Barack Obama nominated his third justice, Merrick Garland, to the Supreme Court on Wednesday.
While Senate Republicans have refused to confirm any Supreme Court nominee during a contentious election year, it’s a good time to take a look at the history of appointments.
This graphic from ValuePenguin shows how many successful Supreme Court nominations each president has made.
George Washington, the first president, had the opportunity to fill the entire bench with his own selections, after the Judiciary Act was passed in 1789, which created the federal courts.
The original act set the number of justices on the court at six, and the number of justices fluctuated throughout the early nineteenth century. The Judiciary Act of 1869 officially set the number at nine judges.
While the court only had six judges in total, Washington nominated eleven judges over his two terms.
Roosevelt, who remains the only president to serve more two terms and win four successive elections, appointed eight justices to the Supreme Court during his tenure.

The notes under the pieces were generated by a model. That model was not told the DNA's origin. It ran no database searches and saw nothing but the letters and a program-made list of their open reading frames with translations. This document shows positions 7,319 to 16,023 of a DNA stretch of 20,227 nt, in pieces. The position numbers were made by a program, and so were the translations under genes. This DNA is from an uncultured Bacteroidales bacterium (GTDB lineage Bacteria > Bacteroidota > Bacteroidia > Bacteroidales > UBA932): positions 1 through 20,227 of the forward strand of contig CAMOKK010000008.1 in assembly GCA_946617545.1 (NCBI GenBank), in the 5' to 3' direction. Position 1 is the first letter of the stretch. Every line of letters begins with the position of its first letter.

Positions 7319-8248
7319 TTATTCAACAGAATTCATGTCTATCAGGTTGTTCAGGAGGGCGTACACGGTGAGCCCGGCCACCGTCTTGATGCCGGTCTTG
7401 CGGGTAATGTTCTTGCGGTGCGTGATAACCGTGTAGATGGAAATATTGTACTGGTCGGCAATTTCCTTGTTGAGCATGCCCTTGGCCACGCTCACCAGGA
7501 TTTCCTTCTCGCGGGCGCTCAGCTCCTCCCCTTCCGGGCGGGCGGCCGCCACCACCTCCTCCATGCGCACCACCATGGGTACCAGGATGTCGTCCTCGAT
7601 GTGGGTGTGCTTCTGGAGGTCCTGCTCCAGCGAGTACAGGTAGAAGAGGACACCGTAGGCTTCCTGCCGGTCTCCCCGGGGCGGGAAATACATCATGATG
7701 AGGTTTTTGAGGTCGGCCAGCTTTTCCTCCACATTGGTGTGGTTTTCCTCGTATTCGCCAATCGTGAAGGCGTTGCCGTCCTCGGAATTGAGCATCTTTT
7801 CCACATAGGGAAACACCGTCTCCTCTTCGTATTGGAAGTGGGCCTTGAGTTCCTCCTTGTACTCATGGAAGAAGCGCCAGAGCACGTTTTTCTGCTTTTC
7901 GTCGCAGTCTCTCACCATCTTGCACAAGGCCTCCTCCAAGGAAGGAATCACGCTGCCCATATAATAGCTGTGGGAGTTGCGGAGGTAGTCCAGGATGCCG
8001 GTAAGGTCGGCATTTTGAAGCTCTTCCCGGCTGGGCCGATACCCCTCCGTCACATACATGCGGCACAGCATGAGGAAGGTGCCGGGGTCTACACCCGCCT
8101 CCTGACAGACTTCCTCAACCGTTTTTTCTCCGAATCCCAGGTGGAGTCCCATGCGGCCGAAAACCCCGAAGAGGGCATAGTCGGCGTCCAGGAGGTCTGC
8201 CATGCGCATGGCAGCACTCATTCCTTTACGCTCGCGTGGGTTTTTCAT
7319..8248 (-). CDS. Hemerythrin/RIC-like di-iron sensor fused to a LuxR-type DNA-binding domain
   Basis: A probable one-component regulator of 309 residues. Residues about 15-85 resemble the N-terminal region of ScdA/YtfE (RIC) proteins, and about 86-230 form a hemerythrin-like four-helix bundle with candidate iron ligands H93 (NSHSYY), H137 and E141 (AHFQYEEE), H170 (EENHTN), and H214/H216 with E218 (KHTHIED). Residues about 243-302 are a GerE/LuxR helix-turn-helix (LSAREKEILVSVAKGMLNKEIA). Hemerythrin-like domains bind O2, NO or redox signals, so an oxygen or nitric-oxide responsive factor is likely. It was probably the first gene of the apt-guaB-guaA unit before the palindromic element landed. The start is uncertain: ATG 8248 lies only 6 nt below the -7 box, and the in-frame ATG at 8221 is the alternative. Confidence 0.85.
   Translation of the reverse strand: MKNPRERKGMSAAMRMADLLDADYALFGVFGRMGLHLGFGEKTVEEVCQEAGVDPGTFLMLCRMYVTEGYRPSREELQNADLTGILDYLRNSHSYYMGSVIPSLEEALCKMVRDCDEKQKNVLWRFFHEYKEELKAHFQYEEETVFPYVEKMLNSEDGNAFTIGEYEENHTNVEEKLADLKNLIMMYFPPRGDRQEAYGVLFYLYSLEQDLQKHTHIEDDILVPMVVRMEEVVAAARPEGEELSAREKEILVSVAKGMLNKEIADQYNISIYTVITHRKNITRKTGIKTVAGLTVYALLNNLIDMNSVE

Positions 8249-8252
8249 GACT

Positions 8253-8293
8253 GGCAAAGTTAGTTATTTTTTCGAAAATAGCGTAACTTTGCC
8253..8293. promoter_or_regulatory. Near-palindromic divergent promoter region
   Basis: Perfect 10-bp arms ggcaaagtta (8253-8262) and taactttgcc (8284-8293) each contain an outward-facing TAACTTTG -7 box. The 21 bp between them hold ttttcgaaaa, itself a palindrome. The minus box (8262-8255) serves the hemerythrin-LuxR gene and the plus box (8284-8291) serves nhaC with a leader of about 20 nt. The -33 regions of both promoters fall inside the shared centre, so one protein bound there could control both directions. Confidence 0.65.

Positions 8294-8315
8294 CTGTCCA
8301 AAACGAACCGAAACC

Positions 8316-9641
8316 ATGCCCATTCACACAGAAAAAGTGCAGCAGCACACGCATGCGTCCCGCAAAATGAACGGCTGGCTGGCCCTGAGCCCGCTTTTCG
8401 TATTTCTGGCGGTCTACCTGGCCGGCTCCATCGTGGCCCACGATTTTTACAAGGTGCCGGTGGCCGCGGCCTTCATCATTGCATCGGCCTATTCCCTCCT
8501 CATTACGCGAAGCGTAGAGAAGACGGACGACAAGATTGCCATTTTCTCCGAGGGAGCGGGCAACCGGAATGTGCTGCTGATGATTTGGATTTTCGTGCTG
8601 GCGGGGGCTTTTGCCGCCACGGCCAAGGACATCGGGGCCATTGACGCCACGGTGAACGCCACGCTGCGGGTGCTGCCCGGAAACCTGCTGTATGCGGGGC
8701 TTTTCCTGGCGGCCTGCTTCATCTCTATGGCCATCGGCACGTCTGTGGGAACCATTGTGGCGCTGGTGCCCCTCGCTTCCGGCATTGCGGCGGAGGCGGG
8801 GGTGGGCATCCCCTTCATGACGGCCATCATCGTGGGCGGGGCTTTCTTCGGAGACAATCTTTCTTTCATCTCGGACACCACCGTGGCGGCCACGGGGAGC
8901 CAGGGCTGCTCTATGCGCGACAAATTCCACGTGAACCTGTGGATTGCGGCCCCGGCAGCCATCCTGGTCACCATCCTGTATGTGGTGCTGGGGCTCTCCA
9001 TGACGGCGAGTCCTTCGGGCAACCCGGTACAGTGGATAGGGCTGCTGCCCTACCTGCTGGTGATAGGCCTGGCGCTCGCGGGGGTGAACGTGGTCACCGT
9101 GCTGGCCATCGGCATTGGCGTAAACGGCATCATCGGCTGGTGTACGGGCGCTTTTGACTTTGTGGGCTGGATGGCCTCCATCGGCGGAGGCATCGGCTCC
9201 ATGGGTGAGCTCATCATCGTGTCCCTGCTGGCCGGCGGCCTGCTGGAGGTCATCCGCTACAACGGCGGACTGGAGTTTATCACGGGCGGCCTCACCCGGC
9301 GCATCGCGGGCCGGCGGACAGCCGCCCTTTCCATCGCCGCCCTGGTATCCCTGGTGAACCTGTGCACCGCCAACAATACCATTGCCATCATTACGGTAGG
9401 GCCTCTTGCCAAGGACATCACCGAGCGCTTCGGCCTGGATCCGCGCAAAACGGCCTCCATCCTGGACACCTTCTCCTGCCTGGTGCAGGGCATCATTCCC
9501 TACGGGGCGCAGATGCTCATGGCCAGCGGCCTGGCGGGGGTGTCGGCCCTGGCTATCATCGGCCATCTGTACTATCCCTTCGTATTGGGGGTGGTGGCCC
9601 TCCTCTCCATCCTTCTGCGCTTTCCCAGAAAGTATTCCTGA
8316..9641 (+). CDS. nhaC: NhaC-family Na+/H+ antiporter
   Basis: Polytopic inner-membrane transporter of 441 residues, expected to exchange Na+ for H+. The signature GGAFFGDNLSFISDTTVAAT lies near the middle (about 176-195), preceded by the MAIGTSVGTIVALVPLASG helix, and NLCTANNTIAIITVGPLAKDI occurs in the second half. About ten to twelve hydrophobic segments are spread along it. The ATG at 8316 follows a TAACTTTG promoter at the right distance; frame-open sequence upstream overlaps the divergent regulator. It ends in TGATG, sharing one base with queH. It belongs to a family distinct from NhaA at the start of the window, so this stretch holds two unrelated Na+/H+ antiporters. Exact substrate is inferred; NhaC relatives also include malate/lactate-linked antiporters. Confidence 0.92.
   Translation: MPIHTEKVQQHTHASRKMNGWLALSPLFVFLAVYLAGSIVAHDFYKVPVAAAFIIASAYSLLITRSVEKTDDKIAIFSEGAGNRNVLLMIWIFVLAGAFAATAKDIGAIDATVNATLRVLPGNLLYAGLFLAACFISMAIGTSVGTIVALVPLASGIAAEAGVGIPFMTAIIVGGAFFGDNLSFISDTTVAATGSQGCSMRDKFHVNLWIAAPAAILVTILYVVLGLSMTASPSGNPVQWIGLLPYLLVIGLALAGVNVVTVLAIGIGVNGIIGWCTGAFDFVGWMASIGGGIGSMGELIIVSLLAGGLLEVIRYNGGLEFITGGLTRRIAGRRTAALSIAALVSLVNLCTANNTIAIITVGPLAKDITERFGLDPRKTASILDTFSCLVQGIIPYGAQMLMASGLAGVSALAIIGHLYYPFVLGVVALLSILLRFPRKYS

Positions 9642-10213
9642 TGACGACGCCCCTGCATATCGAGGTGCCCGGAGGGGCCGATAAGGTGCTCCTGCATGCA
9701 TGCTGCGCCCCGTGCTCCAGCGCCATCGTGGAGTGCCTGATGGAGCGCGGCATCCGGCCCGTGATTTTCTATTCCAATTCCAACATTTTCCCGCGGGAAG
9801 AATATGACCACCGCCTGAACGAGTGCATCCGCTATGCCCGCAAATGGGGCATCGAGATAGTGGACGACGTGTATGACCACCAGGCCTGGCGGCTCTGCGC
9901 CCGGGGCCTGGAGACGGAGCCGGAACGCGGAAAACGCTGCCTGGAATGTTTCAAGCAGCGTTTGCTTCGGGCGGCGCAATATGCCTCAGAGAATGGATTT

The average number of appointments per president — which includes some one-term presidents like Jimmy Carter who nominated no justices — is 2.6. Presidents with two full terms, excluding Roosevelt and Washington, appointed an average of 3.1 justices.
In addition to Jimmy Carter, William Harrison, Zachary Taylor, and Andrew Johnson made no appointments.
Some presidents beat the average, like Andrew Jackson, who appointed a total of six justices to the court, and William Howard Taft, who appointed five justices to the court.
Taft is notably the only person to have held the presidency, and served as the chief justice on the Supreme Court.
The history becomes relevant when you consider the likelihood of Obama’s appointment being successful: Out of 114 total appointments to the Supreme Court, 22 were appointed during an election year. Half of these judges were nominated that same year.
According to ValuePenguin, that means almost 20% of Supreme Court appointments actually happened during election years.
And, of the 26 total justices nominated during an election year (regardless of their eventual appointment), half were eventually confirmed by the Senate.
Merrick Garland, Obama’s nominee, is gearing up for a tough confirmation fight.
Though he’s considered a centrist pick, leading Republican senators have refused to meet with Garland privately. Some Republicans, however, like Kelly Ayotte (R-New Hampshire) and Mark Kirk (R-Illinois), have indicated that they will hold meetings.
A majority of Americans want the Senate to at least hold hearings for Garland, according to the Pew Research Center.
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